Dobbyn City

1881 - 1884

Dreaming Up Dobbyn City

Mr. Dobbyn dreamed of a city bearing his name.

On February 5, 1884 the Brandon Sun reported that a “Grand Rally of Farmers” had recently been scheduled at Dobbyn City, and added that as, “Dobbyn City does not have a building that has a roof”, the meeting took place at the nearby tiny settlement of Menota. The author of the submission is not recorded, but there is no mistaking the sly reference to the overblown promotion of Manitoba’s “Speculative Cities”.

The years 1881 and 82 are remembered for the “Manitoba Boom”. Across the province rumours of rail lines prompted the creation of “cities” which were created on paper and aggressively marketed. Extravagant claims were made. Each site was to be the next big thing. By buying into one of these boomtowns one was betting that the rail line would pass through and the paper city might well become a reality.

John Dobbyn – Melita Pioneer and Businessman

John Dobbyn, a homesteader near where Melita would later be located, had selected land near the Souris River where there was the general belief that a railway line would soon pass. In the spirit of the times, Mr. Dobbyn had “Dobbyn City” surveyed and marketed.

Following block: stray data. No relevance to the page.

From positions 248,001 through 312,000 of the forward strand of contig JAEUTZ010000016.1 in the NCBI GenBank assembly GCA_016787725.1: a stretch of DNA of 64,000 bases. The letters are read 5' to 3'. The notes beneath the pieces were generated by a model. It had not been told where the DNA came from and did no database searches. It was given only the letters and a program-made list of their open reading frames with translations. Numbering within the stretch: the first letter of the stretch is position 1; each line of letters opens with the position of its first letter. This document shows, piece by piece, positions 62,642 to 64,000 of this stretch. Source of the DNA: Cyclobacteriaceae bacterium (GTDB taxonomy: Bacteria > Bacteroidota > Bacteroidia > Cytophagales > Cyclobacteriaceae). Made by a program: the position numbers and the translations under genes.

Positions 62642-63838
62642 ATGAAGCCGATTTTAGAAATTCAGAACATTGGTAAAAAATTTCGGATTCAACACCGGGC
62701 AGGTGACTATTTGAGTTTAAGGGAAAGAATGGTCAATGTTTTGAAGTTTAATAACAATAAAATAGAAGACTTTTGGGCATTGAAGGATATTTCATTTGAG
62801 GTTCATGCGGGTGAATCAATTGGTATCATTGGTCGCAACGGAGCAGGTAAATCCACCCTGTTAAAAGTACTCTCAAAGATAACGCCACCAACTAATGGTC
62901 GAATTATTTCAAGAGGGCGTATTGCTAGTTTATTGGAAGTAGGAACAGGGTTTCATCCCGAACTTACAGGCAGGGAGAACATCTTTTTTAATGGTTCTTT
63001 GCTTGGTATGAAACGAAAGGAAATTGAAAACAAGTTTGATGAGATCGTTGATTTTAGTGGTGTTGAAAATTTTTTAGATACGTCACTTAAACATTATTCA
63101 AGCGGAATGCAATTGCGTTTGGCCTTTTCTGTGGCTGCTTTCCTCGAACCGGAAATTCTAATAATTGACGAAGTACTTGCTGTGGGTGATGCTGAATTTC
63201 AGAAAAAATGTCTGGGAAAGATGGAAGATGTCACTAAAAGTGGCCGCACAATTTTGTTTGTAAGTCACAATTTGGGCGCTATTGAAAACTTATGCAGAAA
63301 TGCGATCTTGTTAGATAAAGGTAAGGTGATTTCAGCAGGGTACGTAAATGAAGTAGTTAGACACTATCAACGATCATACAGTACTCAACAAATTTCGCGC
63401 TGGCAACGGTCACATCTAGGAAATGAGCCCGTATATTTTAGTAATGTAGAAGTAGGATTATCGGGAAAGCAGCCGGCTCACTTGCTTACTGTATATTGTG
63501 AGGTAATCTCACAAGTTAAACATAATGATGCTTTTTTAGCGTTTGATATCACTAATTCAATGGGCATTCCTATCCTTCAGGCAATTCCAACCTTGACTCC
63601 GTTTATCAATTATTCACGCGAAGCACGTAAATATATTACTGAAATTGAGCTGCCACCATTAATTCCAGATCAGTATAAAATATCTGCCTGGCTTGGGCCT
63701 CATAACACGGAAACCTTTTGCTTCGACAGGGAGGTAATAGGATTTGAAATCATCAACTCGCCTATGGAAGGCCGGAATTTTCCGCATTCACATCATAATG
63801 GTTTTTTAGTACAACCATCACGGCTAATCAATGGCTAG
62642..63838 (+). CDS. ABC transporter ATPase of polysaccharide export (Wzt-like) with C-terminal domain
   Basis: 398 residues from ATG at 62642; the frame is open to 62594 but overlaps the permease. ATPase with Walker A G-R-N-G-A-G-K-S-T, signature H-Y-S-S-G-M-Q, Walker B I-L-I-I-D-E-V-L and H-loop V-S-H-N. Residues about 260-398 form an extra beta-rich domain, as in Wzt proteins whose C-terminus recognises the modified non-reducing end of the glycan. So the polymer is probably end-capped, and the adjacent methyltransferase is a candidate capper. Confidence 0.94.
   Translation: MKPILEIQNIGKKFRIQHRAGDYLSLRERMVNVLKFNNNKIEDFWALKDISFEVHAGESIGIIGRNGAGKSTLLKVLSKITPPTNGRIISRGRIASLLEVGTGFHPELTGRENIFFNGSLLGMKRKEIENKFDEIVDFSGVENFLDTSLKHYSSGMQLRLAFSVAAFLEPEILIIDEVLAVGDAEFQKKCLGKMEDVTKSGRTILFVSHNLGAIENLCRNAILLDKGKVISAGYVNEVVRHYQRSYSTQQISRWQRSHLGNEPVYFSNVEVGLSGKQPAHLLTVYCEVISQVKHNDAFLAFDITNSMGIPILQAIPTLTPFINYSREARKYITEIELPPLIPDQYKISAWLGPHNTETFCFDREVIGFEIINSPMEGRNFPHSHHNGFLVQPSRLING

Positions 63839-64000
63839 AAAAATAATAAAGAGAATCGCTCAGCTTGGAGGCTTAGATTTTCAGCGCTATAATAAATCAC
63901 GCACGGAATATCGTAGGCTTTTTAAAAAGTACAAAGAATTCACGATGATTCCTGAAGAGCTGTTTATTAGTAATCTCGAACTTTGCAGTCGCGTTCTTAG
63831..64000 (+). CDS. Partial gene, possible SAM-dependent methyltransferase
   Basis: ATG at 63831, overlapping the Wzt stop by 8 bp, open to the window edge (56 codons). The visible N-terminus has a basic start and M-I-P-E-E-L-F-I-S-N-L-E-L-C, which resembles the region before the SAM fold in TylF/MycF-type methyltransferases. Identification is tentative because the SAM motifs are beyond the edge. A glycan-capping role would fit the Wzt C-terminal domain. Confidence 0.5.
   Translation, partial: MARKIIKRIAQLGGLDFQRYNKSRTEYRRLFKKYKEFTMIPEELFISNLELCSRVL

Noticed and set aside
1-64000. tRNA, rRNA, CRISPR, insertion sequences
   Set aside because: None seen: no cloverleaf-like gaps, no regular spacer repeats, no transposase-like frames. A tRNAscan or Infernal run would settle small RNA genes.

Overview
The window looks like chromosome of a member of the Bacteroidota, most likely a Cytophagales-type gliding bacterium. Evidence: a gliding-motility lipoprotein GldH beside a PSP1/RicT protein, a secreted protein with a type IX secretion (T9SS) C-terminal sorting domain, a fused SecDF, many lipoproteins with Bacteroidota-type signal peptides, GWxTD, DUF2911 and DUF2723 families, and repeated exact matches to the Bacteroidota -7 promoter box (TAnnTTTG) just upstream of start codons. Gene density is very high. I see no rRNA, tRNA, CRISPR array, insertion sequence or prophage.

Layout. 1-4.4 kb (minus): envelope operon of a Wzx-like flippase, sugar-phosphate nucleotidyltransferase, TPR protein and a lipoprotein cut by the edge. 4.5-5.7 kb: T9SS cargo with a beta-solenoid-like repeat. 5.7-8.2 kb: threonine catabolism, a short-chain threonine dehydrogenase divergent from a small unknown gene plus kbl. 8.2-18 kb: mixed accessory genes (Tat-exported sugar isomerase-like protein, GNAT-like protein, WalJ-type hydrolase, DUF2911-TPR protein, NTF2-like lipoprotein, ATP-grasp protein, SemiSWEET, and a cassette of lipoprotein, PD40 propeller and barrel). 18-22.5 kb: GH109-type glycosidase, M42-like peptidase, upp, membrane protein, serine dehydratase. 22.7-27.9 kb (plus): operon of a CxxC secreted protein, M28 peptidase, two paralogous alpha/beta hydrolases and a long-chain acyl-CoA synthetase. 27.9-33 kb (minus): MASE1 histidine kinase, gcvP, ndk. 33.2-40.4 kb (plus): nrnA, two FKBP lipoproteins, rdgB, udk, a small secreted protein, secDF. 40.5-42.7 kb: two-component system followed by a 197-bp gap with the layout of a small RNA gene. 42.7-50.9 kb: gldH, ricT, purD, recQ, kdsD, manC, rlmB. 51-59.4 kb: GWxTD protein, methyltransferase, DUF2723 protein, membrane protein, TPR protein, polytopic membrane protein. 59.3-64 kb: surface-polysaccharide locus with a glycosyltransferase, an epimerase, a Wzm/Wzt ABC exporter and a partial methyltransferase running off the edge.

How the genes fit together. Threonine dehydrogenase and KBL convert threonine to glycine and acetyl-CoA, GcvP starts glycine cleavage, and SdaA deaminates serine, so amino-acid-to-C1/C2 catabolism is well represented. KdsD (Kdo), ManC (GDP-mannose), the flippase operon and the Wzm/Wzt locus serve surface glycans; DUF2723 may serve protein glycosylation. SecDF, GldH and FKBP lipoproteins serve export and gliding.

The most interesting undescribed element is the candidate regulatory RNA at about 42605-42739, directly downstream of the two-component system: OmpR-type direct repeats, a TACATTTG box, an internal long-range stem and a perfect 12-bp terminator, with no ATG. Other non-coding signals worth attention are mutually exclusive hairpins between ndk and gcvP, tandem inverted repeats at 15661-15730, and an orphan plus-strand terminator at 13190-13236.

It was the region’s most representative example of the paper city. It was just plausible enough to be sold with conviction, but the claims wouldn’t pass today’s truth-in-advertising laws. Look through the ad and see if you can separate the blatant lies from the mere wishful thinking.

Apparently the ads worked… for a while. In March of 1882, The Winnipeg Daily Sun reported the sale of 80 lots at an average of $30 each. How much, if any, of that money made its way into Mr. Dobbyn’s hands, no on knows.

Dobbyn Ad
An ad in the Winnipeg Daily Sun, March 9, 1882

The railway did eventually come in 1890, but Dobbyn City was long forgotten and the river was crossed about a mile further downstream. Mr. Dobbyn had long since focused on his farm, and became a leading citizen of the new town of Melita.

Truth In Advertising

Was there no one overseeing the fraudulent claims of the promoters? It doesn’t seem so, although in the case of southern Manitoba’s most outrageous land swindle, the town of Moberly, (See Vantage Points V1, p26.) there was an arrest and B.B. Johnson of Emerson MB was forced to pay back some $4000 of his ill-gotten gains. As for the other Boom Towns – I guess the hapless speculator was fair game.

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Author: Ken Storie, 2015.


Melita - Arthur History Committee. Melita: Our First Century. Altona. Friesen Printers, 1983 Winnipeg Daily Sun, March 9, 1882 Photo: Melita - Arthur History Committee. pp 509